If the first half was any indication, the next nine games or so of the 2018 WNBA regular season will perhaps go down as the most unpredictable season in league history.
“I think the league is as deep as it ever [has] been,” Connecticut coach Curt Miller told the MSR before last week’s All-Star break.
Barely three games separate the second and the eighth team in the current standings –– the top eight teams advance to the postseason in August.
But look beyond that, because records don’t mean a thing: two of last-place Indiana’s three wins this season have come over W power teams Minnesota and Los Angeles. “We have to continue to fight through adversity and make sure we [are] still connected to the message and trust the process,” Fever coach Pokey Chatman told us.
“Teams have to be able to focus in and execute down the stretch,” Minnesota Lynx forward Maya Moore said during All-Star Weekend here in Minneapolis. Minnesota began Wednesday in third place.
Seattle currently is in first. “The teams are so competitive that on a given night, and you’ll see it, you can find success or you can find failure,” said Storm coach Dan Hughes. “It doesn’t matter whether you are home or away. It’s never been more true than 2018.”
After a slow start, Las Vegas is currently ranked ninth, only one and a half games out of eighth. Coach Bill Laimbeer told me that the All-Star break came at the worse time. “We were playing good. We will see if we can continue that.”
Storm All-Star guard Sue Bird said after last Saturday’s All-Star Game that the first half means nothing: “Yeah, we had a good first part of the season, but it don’t mean anything. We didn’t win anything and there’s no awards given. You still have to finish up strong,” she said.
“It’s the team that is playing its best, peaking at the right time – that’s the team that wins, not the team that has the best record at the All-Star break,” Bird continued.
“The league as a whole is jammed up there. It’s very tight. You are going to see a lot of competitive basketball,” she predicted.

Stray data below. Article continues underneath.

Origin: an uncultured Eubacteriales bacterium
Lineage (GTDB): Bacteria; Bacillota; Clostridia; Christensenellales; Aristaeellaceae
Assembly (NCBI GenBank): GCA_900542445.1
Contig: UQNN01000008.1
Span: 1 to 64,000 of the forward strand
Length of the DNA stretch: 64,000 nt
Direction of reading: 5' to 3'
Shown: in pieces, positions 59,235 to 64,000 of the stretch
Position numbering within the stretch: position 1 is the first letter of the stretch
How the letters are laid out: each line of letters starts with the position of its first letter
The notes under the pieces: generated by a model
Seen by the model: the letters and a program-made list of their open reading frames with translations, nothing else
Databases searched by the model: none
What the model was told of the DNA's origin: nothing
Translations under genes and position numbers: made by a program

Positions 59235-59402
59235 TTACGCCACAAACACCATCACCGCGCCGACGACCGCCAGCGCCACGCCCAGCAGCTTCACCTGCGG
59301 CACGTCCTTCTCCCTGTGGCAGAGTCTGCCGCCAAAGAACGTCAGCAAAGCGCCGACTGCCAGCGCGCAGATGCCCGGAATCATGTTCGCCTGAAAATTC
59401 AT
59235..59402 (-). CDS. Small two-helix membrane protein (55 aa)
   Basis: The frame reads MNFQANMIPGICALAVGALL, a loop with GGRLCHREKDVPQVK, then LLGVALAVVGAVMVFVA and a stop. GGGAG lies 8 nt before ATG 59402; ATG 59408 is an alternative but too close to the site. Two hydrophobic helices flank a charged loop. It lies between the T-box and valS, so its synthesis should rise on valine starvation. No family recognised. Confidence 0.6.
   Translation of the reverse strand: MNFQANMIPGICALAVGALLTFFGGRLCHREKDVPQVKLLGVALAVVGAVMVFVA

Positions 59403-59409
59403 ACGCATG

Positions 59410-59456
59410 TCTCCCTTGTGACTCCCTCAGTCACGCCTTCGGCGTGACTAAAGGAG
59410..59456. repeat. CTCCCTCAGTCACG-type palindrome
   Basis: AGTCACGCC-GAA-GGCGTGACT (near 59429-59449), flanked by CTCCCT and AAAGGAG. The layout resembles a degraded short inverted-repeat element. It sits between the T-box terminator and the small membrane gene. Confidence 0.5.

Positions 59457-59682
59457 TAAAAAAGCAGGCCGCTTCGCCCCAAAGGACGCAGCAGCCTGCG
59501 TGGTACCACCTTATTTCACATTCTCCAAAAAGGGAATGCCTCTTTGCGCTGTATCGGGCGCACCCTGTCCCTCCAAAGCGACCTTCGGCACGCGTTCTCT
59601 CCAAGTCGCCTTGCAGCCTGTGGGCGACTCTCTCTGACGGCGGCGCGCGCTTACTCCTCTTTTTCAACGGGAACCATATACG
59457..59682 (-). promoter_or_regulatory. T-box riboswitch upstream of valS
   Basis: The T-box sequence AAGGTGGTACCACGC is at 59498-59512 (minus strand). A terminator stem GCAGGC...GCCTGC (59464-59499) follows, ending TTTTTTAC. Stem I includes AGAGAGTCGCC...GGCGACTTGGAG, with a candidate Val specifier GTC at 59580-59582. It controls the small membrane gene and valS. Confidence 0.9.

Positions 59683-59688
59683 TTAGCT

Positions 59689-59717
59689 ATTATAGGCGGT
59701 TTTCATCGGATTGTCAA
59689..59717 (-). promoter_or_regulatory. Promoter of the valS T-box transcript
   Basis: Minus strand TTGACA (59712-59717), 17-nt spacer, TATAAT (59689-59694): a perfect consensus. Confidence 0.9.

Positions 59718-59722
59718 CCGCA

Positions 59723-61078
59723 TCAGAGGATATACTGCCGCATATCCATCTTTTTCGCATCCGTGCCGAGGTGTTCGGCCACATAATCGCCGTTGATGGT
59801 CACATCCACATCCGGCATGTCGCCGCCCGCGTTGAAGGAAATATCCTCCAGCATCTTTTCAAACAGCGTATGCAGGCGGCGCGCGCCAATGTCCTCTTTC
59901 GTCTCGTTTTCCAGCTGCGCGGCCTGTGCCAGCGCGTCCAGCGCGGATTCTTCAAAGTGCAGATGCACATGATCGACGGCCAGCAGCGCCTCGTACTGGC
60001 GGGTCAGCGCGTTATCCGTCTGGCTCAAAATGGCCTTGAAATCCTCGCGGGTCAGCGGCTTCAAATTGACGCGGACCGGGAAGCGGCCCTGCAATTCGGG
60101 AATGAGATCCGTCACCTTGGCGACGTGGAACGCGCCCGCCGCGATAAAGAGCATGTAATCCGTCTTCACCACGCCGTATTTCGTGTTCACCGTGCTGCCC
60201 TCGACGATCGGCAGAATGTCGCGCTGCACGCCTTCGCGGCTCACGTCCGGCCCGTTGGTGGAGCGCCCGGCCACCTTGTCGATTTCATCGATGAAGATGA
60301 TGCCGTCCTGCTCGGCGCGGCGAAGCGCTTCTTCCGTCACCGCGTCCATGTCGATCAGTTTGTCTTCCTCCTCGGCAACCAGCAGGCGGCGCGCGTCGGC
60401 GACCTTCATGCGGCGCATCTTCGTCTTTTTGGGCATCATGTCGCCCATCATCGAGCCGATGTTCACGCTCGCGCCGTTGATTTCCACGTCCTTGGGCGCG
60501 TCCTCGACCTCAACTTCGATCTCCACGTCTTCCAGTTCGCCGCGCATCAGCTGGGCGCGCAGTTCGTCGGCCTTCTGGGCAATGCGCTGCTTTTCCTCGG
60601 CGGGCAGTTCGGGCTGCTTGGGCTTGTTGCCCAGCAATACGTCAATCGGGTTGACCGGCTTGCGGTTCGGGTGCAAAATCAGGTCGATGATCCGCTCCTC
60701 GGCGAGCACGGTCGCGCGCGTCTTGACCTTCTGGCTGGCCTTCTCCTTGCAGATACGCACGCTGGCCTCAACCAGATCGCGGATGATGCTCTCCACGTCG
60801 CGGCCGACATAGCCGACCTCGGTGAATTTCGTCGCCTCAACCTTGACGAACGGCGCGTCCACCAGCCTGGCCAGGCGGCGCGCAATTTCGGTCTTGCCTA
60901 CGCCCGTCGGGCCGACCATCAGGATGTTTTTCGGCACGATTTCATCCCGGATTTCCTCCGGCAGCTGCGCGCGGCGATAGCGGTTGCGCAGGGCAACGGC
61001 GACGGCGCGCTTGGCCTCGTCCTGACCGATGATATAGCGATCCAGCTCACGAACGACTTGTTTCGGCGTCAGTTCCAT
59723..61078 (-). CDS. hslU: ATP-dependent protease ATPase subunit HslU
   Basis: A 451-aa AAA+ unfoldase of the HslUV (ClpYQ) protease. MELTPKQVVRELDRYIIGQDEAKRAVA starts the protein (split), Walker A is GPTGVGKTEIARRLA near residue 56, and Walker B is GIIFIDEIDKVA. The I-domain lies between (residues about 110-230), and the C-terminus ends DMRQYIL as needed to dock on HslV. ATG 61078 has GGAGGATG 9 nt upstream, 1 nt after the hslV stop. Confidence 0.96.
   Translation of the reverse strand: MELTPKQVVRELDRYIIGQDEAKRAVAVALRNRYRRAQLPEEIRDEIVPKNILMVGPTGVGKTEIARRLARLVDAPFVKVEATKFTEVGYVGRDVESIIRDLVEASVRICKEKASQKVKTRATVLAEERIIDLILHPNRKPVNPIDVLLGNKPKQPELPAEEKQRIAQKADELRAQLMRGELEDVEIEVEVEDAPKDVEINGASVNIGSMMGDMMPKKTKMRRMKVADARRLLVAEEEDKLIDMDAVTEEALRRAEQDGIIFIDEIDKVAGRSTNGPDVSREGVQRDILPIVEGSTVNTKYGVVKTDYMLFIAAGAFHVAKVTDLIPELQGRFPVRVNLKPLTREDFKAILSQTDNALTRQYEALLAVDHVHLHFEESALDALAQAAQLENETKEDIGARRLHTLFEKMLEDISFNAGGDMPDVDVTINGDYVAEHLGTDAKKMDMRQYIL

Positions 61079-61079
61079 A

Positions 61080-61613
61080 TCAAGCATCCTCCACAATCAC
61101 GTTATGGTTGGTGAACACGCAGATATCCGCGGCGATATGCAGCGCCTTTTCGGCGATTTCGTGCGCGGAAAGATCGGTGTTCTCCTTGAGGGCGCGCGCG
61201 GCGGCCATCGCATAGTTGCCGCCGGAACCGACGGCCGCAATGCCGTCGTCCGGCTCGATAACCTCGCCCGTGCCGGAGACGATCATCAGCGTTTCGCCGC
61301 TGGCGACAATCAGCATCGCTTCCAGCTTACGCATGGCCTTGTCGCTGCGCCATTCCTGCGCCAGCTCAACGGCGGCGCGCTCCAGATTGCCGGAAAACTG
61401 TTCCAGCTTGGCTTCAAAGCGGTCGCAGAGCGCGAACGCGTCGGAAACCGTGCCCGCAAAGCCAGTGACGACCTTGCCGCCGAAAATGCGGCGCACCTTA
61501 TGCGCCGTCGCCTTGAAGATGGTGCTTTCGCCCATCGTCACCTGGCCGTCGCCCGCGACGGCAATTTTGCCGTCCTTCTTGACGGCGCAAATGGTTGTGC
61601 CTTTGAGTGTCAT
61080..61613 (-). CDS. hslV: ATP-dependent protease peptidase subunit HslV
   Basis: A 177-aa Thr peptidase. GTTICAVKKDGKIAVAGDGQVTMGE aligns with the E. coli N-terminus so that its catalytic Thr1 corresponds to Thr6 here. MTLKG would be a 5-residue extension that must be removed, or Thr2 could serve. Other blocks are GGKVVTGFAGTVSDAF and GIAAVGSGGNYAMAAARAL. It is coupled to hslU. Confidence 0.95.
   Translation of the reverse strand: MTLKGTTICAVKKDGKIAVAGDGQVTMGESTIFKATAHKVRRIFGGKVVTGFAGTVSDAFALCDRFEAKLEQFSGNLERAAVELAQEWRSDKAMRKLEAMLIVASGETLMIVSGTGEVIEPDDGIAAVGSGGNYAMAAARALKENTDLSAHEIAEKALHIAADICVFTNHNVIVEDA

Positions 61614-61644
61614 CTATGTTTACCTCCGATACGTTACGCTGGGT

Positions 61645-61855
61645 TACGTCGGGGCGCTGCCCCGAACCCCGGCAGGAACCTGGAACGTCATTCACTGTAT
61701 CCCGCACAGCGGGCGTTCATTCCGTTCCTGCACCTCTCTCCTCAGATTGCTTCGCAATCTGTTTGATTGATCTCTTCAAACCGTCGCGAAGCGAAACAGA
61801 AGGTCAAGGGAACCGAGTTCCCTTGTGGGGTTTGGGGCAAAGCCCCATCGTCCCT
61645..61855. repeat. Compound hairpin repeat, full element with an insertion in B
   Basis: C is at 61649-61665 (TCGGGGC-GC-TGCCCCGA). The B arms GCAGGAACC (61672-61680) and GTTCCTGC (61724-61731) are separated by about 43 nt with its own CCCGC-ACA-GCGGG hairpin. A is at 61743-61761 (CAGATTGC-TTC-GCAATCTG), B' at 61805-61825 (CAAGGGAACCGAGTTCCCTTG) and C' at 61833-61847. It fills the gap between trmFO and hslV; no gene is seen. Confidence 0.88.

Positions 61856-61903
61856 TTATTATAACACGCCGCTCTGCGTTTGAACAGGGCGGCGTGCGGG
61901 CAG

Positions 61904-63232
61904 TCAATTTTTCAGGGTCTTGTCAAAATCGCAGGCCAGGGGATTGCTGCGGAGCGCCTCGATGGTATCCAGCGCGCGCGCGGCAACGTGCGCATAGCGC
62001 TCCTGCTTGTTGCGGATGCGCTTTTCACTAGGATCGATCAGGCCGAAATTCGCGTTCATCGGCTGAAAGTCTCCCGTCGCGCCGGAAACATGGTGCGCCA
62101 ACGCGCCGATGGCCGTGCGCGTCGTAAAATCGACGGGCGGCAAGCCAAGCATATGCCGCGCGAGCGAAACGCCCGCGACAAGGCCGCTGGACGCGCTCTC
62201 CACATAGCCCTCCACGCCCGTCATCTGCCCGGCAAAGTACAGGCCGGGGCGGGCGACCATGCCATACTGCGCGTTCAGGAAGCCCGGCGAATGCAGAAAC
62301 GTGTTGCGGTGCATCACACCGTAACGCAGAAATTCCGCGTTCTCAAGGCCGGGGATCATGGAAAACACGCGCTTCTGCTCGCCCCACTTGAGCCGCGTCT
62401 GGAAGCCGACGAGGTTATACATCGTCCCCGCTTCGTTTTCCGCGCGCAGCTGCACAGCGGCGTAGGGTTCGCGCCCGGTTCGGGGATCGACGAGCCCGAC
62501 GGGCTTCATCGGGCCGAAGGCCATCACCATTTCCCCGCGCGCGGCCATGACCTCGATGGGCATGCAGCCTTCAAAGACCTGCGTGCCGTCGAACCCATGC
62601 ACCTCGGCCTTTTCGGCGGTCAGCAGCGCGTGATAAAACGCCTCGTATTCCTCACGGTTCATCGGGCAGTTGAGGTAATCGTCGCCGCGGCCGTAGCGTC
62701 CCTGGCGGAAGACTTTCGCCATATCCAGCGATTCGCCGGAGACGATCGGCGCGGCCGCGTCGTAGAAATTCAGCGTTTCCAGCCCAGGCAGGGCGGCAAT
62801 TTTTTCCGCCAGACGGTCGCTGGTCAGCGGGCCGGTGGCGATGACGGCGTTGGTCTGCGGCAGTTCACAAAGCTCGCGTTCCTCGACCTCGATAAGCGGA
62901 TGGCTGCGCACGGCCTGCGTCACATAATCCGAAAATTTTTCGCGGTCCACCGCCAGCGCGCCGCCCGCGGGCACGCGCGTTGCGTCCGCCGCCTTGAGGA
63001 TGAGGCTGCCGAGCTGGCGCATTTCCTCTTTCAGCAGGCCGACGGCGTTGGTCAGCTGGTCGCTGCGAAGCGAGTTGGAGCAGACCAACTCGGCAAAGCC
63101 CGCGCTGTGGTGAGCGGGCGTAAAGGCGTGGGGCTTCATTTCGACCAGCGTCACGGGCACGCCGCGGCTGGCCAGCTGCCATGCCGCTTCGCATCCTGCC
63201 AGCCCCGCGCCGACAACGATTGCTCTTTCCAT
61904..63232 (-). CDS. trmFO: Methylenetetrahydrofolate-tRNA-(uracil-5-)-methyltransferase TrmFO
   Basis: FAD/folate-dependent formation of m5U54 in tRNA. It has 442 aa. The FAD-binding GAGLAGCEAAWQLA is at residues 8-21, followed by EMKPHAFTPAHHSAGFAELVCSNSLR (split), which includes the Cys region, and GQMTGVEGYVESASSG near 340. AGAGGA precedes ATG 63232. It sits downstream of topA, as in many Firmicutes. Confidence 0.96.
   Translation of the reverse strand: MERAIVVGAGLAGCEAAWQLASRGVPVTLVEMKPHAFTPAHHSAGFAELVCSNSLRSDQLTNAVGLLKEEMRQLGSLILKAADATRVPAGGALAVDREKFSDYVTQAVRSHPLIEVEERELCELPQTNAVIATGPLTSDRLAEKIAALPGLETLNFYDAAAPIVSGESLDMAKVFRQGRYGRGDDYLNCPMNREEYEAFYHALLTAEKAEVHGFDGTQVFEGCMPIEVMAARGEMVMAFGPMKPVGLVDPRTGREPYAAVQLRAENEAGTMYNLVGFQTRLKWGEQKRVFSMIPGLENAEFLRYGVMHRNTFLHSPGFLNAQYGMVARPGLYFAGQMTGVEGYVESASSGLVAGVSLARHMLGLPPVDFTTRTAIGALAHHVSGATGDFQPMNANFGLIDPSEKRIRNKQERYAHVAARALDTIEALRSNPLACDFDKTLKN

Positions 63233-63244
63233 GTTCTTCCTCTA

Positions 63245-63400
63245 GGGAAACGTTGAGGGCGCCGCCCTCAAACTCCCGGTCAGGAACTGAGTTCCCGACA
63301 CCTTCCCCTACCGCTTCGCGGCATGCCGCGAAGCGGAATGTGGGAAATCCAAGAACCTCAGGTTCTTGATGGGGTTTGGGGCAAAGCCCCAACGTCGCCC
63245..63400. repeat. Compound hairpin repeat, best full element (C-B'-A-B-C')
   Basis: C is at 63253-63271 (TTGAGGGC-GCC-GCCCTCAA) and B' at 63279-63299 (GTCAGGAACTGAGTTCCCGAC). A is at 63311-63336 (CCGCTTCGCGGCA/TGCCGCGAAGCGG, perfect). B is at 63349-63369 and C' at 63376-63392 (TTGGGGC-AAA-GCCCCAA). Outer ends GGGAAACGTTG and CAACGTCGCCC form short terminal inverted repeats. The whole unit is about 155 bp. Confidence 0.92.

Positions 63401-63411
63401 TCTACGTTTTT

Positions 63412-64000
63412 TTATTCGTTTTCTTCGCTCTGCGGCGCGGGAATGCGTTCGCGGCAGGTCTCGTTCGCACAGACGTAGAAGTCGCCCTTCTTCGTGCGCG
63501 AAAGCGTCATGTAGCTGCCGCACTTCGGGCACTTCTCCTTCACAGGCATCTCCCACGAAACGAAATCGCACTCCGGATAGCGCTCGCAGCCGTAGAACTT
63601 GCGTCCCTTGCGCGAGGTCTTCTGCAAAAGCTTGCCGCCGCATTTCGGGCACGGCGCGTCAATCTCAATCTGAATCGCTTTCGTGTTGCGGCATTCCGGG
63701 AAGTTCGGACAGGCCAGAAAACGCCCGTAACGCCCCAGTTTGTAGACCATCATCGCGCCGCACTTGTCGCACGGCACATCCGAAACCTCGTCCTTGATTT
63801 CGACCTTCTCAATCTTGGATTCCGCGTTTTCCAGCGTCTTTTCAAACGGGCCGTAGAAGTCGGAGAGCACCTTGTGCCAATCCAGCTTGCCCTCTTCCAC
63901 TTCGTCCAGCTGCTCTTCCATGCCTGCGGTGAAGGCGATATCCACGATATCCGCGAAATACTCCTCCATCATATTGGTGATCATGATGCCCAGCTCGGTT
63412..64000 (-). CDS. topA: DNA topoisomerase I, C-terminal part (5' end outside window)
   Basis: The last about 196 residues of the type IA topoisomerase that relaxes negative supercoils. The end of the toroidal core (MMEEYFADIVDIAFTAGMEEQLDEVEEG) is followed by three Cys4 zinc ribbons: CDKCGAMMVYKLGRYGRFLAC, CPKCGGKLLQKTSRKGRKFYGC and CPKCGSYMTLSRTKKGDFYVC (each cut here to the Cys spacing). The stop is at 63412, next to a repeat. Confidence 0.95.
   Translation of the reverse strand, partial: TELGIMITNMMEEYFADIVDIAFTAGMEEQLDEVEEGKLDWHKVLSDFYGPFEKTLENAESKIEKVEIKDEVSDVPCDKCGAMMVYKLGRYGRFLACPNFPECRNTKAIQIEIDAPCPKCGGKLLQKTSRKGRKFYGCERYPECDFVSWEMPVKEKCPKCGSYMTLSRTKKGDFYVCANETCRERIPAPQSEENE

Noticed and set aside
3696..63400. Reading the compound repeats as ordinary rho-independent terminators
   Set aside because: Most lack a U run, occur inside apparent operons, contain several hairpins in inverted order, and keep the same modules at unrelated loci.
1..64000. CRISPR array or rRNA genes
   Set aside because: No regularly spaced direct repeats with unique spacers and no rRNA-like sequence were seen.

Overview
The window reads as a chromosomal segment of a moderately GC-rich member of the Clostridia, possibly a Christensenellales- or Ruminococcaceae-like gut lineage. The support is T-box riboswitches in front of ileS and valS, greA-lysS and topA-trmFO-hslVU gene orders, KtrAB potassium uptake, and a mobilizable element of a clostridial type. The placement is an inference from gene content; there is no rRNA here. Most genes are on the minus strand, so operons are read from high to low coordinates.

Miller pointed out that the tightness in the standings could be attributed to the condensed schedule this season due to the World Championships scheduled for September. “All of us are playing games every 2.3 days,” Miller said.
However, Indiana’s Cappie Pondexter noted that, “[This] isn’t the first time and won’t be the last” that a condensed schedule exists. “During the Olympics, we have condensed schedules.” But the veteran guard agreed that this season is “probably one of the [most] competitive years since I’ve been in the league since 2006.”
Notes and quotes –
Pondexter, the fourth-leading scorer in WNBA history, a seven-time All-Star and two-time league champion, told us after the July 18 Indiana-Minnesota game that she’s nearing the end of her illustrious career. “It’s weird because I woke up at four o’clock in the morning and said my last year is going to be next year,” the 13th year veteran guard announced.
Former Gopher teammates are looking good – “There’s a confidence level right now that she is in the best shape of her career,” Sun Coach Curt Miller said of the 5-9 Rachel Banham, now in her third season.
“I worked so hard this off-season to get healthy,” Banham added. “I knew I had to come into this season as confident or I wasn’t going to make this roster.”
Amanda Zahui B., in her fourth season in New York, appears in the best shape ever: being more aggressive is the key, the 6-5 center said.
Charles Hallman is a contributing reporter and award-winning sports columnist at the Minnesota Spokesman-Recorder.